“Unfortunately, Memet most likely had type 1 diabetes, which appears as early as childhood. He lived with hyperglycemia for a long time, and when it reached too high a level, he was brought to us,” says Maja Mojsova, an anesthesiologist at KARIL. “We have saved many young people in this situation, but the damage was too great for him. When diabetic ketoacidosis [a severe lack of body insulin] occurs, patients are also more susceptible to infections, because high blood sugar itself is a good breeding ground for bacteria. It further aggravates other health complications.

“If he had been treated on time, and if that glycemia had been regulated beforehand, he might have had a chance. It was probably never even examined. He was brought in hyperglycemic, with terribly high glucose levels. We cannot know if he had other diseases. We fought for his life. We will know some things after we get post-mortem results.”

This situation in young people, who have a lack of insulin from an early age, is usually detected in time and can be treated, explains Mojsova. “When patients come to us in this way, it is much easier for us to have previously treated them, so that the disease hasn’t developed to this extent.”

Many patients come to KARIL without documentation, but the most important thing there is to save human life. The remaining procedures are then the responsibility of the system.

“We accept all patients,” says Mojsova. “We are not interested in whether he has insurance or not, whether he is a foreign citizen, his age or nationality. At that moment, the patient is in a life-threatening situation. We are fighting for everyone's life. We had a patient who did not have any identification in the country, it simply did not exist. But that is the concern of the Ministry for Health. Otherwise, Memet was a citizen of this country.”

However, if Memet left the hospital, recovered and had a new chance for life, he would also face a new challenge – how to pay for his hospital stay without proper documentation as, essentially, a foreigner in his own country. Because Memet had a birth certificate, but failed to obtain ID cards, according to the government, "these persons cannot acquire the status of an insured person".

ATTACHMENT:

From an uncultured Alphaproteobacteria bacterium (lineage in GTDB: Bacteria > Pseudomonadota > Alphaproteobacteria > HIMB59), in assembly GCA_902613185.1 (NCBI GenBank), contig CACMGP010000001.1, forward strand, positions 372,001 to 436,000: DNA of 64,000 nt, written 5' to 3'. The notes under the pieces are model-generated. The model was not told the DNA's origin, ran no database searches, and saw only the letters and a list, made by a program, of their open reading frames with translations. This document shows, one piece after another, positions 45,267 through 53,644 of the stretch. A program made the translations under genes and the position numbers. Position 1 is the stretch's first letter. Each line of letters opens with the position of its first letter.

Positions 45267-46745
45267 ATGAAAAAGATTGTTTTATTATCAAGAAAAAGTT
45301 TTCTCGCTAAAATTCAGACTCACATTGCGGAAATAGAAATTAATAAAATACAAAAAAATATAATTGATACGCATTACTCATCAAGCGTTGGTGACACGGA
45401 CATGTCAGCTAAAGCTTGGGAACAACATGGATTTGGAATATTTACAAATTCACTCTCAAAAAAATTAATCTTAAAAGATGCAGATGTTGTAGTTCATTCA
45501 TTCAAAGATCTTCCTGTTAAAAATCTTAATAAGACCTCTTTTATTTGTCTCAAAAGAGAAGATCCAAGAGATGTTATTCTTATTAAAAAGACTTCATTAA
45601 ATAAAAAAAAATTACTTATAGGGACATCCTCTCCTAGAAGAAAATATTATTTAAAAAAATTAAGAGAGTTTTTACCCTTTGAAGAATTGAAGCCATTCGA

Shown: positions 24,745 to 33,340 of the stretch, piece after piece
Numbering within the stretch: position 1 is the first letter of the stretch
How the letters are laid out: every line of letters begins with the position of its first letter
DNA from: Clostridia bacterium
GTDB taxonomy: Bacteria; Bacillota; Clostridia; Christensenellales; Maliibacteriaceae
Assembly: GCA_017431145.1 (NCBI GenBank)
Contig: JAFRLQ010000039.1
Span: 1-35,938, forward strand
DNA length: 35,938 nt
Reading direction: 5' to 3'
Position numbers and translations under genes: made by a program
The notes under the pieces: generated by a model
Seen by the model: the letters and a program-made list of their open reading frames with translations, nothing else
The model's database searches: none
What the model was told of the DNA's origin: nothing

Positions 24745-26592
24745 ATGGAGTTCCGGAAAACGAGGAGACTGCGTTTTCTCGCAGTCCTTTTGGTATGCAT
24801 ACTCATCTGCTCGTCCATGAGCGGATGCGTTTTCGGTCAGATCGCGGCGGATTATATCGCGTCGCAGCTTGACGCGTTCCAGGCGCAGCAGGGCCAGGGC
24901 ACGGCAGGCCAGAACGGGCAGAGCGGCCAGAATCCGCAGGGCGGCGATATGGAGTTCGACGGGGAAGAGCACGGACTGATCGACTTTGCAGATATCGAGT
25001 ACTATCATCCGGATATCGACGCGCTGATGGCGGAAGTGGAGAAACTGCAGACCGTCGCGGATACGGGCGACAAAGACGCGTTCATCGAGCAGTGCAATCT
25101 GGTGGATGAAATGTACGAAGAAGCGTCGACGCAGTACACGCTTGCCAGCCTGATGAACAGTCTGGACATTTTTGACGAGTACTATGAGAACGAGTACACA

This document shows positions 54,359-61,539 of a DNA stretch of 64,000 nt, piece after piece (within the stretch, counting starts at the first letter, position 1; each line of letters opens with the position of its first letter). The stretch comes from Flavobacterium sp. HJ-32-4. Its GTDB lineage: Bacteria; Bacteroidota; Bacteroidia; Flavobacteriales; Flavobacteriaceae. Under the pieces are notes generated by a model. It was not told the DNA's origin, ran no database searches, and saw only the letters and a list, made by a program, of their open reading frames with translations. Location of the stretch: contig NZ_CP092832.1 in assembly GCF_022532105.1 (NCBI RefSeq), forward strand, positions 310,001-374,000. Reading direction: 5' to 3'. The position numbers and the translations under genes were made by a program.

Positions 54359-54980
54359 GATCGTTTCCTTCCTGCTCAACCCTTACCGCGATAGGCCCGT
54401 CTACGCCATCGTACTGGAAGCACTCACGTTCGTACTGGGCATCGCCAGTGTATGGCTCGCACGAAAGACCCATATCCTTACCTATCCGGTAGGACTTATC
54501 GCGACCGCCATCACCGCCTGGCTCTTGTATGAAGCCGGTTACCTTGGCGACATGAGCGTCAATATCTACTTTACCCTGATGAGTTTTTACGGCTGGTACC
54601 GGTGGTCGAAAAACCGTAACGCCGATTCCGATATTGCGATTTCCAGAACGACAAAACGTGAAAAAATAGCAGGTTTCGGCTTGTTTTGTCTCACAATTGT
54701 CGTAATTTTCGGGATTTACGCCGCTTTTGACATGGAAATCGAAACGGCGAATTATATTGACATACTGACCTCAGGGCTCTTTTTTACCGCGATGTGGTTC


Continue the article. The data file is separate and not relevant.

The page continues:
Lice v Lice vendors Valentin and Memet wear white t-shirts with the magazine's logo in red. They are smiling.

Memet Kamber (right) and Valentin Rakip (left). Photo courtesy of the Lice v Lice archive.

A movement for change

Thanks to a movement by the Association of Young Lawyers, after years of advocacy, there is now an appeal to pass, as soon as possible, a Law on Amendments and Supplements to the Law on Identity Cards and the Law on Registration of Residence in North Macedonia, which will enable vulnerable and socially disadvantaged persons living in “illegal facilities”, or unofficial dwellings, to gain access to personal documentation.

"We are reminding [those in charge] that the right to life and the right to health care are basic human rights and that all citizens must have access to health care, regardless of whether they have personal documents," says the Association.

Alexandra Efremova from the Association, who specialises in statelessness, says it is incomprehensible that, in the 21st century, young people die as "invisible" despite their commitment to be integrated into society. She believes that the challenges faced by this group are complex, but that systemic solutions should be flexible and adapted.

“Only a change of these laws can bring systemic solutions for these fellow citizens of ours,” says Efremova. “It is necessary for them to have the right, to enable them to enter an address from a center for social work, or an address of the municipality where they live, as their residential address. It exists in other countries. Or they must facilitate the process of documentation required to obtain personal identification.”

She also points out that greater sensitivity is needed for these citizens, but also greater openness from the system. “These people are victimised from birth. They face a legal problem from the very first day. And then 20 years later they carry still these challenges. Is that normal in the 21st century? It is futile now to look for who is to blame in Memet’s case. Let's prevent things like this from happening in the future.”

Even when people get a Certificate of Citizenship, they go through administrative labyrinths for months to get to an ID card, because this is a vulnerable group of citizens, who mostly live in facilities [or on the street] and do not have a valid address for registration.

Among this number is Valentin Rakip, a former vendor of Lice v Lice, who after almost two decades of fighting with the system, managed to get a social security number last September, with the support of the Association of Young Lawyers, members of the general public, and the UNHCR. But an ID card is still out of reach for him at the moment. His plans depend on the "mood", or rather on the "hangover" and (in)urgency of the institutions. Solutions are possible, only if there is will, openness and readiness for their inclusion.

At the time of publication, Memet was yet to be buried, and a protest is planned in his name in front of the country’s General Assembly.

In 2021, Memet told INSP what street papers meant to him: “For me, street papers mean a lot more than just a job to go to! It means inspiration – I enjoy rap and hip-hop music and, while I’m on the streets, it inspires the songs I write. Communicating with different people is very important – it gives me a sense of belonging. That moves me!”